Idaho

2 states, 2 recent cases of wild horse deaths in sanctuaries

Dee was a friendly Mustang mare, recently rescued from slaughter by a coordinated effort. She was tortured and killed Saturday night.
Dee was a friendly Mustang mare, recently rescued from slaughter by a coordinated effort. She was tortured and killed Saturday night.

Lauri Armstrong rescues wild horses from slaughter with her husband, Matt. So when one of her rescues, Dee, a good-natured pregnant mare, was found stabbed to death Sunday morning, Armstrong was horrified.

“I feel like I let her down so bad,” Armstrong said. “I taught her people are ok and they're not.”

Dee was found on a bloodied fenced-in field, on the “A Little Piece of Heaven” ranch run by Kimberly Clark near American Falls, where the mare was being held prior to getting adopted that day. Dee had a hole in her head, located on a part of the horse’s skull that is particularly thick and difficult to damage, Armstrong said.

The Power County Sheriff’s Office looking for the person(s) who reportedly stabbed Dee to death. Investigators likely won’t finish the death report for a month, according to an AP report.

The discovery came a week after 11 horses were found dead on a Nevada mustang rescue ranch. But the two incidents don’t share other similarities.

Water supply sabotaged for Nevada horses

A Bureau of Land Management worker discovered that fences along the Elko, Nev., Mustang Monument Spruce Ranch were damaged, and reported it to ranch owner, Madeleine Pickens within the last month, according to an Elko Daily Free Press report.

It was discovered the water supply for the ranch’s horses was also likely sabotaged. Eleven horses were found dead on the property the weekend of Aug. 13, according to a Las Vegas Now Channel 8 report.

Pickens issued a press release offering a $100,000 reward for information leading to the arrest of suspects in the case.

Pickens’ ranch is the subject of existing controversy. She bought two ranches to open horse sanctuaries at, but does not have a permit to operate a sanctuary from the BLM.

The Nevada Department of Agriculture confirmed to the Elko paper that it was investigating the deaths, but declined to comment while that investigation was ongoing.

“Although we have not determined responsibility, care for animals is ultimately the obligation of the livestock owner,” State Veterinarian JJ Goicoechea said. “We alert all livestock owners to be extra cautious during the excessive heat of the summer months. When temperatures exceed 90 degrees, as they consistently have been in northern Nevada, dehydration can set in fast when livestock do not have access to fresh water sources.”

Rescue of Dee the mustang was a coordinated effort

In Idaho, Armstrong had worked with several organizations, spent about two months and $7,000 to get Dee safely from an overpopulated Washington herd, into the hands of people who could adopt the mare.

“It's this big network of people coming together to make a difference for horses and then this happened,” Armstrong said.

Trappers from the Yakima tribe in Washington are required to keep mustang herds at a healthy population. Since they didn’t have a good birth control program for the herd Dee belonged to, the trapped horses were facing slaughter houses. The trappers didn’t want to see that happen, so they worked with horse rescue organizations in Washington. That’s how Armstrong heard about Dee.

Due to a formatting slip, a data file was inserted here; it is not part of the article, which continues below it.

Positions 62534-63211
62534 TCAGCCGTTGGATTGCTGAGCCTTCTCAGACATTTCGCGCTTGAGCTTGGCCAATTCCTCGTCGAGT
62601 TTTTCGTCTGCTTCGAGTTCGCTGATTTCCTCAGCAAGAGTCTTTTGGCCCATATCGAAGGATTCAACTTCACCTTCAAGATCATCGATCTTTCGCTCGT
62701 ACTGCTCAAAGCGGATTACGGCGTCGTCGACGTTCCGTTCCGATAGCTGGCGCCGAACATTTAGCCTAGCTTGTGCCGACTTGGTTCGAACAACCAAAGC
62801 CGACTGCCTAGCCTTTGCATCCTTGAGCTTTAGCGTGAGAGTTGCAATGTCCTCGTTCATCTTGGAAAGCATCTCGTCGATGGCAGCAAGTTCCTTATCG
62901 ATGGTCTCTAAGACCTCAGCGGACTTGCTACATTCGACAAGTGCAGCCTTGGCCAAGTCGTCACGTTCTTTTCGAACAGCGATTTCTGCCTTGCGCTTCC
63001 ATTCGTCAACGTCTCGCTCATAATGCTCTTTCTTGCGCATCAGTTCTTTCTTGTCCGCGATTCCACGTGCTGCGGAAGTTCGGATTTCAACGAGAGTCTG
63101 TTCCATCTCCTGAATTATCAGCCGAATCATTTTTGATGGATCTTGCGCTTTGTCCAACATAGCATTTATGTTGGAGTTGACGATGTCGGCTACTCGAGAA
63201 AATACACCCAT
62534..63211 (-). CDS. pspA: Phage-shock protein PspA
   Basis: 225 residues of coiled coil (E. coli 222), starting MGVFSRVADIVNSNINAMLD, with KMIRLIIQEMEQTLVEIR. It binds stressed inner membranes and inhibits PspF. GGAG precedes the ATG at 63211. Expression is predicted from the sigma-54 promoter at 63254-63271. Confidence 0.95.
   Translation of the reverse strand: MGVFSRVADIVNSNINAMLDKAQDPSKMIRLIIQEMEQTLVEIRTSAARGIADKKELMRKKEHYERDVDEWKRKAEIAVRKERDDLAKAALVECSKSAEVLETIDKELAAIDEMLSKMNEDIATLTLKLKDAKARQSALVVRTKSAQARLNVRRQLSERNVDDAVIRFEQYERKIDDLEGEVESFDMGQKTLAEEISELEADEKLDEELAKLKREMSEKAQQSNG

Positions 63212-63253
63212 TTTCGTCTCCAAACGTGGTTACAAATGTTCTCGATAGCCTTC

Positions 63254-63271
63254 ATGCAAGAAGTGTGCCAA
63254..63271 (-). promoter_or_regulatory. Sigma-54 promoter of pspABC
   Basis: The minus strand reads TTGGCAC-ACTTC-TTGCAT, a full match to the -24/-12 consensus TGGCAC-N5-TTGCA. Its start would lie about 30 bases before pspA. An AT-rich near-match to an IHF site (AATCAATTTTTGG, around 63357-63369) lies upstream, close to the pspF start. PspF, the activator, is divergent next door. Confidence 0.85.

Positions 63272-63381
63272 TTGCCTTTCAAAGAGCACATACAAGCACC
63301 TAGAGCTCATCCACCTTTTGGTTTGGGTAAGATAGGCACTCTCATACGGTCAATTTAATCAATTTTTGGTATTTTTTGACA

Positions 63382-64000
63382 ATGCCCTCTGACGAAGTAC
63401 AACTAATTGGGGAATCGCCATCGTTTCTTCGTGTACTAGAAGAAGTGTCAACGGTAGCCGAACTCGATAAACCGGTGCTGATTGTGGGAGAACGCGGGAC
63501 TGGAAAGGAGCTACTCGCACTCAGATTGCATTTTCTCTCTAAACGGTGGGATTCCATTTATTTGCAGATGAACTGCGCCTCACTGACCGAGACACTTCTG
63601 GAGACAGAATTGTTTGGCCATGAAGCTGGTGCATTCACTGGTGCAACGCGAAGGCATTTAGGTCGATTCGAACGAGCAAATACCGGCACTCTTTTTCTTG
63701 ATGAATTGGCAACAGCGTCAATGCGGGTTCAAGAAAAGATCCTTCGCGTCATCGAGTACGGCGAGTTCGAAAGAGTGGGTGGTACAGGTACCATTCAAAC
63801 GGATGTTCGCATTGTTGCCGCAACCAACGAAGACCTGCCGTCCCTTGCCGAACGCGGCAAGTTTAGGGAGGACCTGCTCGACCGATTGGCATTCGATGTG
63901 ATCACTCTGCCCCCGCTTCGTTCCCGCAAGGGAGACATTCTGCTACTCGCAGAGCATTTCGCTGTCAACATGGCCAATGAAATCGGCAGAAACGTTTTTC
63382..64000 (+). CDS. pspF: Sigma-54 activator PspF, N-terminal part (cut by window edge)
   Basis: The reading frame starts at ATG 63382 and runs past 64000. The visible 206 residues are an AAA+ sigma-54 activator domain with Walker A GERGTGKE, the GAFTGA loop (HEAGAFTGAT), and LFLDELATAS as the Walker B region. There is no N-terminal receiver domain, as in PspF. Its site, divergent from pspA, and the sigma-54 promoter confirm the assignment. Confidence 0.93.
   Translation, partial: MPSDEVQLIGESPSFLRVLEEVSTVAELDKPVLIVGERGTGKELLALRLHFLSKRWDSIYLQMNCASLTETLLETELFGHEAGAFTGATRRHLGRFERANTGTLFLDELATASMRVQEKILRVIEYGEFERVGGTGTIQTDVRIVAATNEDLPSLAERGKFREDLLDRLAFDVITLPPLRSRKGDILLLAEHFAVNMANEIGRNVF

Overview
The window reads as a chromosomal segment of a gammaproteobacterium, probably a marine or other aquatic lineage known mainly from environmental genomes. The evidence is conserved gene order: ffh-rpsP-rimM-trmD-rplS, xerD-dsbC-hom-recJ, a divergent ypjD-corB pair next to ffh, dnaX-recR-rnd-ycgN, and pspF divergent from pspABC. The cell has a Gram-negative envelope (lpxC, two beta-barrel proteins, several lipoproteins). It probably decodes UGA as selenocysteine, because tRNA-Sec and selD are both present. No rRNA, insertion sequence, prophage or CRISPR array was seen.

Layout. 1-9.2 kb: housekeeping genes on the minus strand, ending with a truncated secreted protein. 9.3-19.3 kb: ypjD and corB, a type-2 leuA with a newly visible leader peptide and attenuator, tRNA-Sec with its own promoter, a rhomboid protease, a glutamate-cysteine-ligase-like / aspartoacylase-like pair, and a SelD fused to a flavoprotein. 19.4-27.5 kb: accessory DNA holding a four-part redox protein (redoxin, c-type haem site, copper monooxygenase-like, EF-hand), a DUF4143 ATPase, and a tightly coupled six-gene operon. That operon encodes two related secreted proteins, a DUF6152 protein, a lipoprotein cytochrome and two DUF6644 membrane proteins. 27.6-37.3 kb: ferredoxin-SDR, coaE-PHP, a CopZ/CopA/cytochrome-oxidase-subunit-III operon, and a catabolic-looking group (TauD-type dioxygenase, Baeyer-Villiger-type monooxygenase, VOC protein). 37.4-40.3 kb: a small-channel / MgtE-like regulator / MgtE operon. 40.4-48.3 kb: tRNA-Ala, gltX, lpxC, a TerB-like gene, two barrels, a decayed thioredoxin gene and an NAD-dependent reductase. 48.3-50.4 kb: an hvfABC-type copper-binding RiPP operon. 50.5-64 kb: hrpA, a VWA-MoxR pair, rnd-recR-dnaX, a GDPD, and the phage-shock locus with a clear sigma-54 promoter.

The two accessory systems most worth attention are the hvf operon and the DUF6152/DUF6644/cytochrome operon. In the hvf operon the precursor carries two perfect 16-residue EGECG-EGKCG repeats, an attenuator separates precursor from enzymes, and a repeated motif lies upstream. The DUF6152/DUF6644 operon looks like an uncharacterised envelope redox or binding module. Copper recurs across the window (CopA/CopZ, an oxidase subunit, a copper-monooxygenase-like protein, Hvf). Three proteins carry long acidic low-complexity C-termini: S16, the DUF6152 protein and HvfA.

“The trappers we worked with were so happy,” that Armstrong and her husband were able to take Dee in, she said.

Armstrong and her husband worked with Dee for about two months to get her ready for adoption. Dee was wild when she arrived at Armstrong’s ranch. But she left the ranch trusting people, acting sweet, and even occasionally eating out of Armstrong’s hand. They found a qualified rancher to take Dee in, and transported the mare to Clark’s ranch for a few days before she was set to get picked up.

Dee didn’t die quickly Saturday night, Armstrong said.

“I guess she died a horrible painful death,” she said.

There was a large bloody patch on one end of the fenced-in field. That’s where Dee was initially attacked. But she didn’t die from those wounds. She ran across the field, and was followed by her attackers, who continued to inflict harm until she died, Armstrong said. Dee had a wound in her side and her nasal cavity was shattered, according to the AP report.

Now Armstrong is raising money on a GoFundMe page for a reward to find the people who killed Dee. By Thursday morning, the page raised more than $3,000.

She’s also recalling another abuse incident from last year. Just about an hour away from where Dee died is Rupert, where Patches the Shetland pony was brutalized in 2015.

Idaho pony’s abuse case still unsolved

In September 2015 a Rupert pony named Patches was mutilated so badly he had to be euthanized the following day, according to a Times-News report.

The old pony was a pet to Hugo and Daniela Lopez, who had three young children: Ethan, 6, Derrick, 4 and Jacob, 3. The children and their neighbors would ride Patches and the pony helped keep the neighbors’ weeds at bay.

One night an unidentified suspect took the pony and dragged it behind a vehicle for almost a mile and a half. Patches’ eyes were beaten, his skin was slashed from his hindquarters and his abdomen was punctured, according to the report.

A GoFundMe page called “Justice for Patches” brought in around $30,000 to use as a reward for finding the suspects who beat the pony. But the case remains unsolved. A Justice for Patches Facebook page posted about Dee’s killing Tuesday night calling to support Armstrong’s GoFundMe page.

The Associated Press contributed to this report.

Erin Fenner: 208-377-6207, @erinfenner

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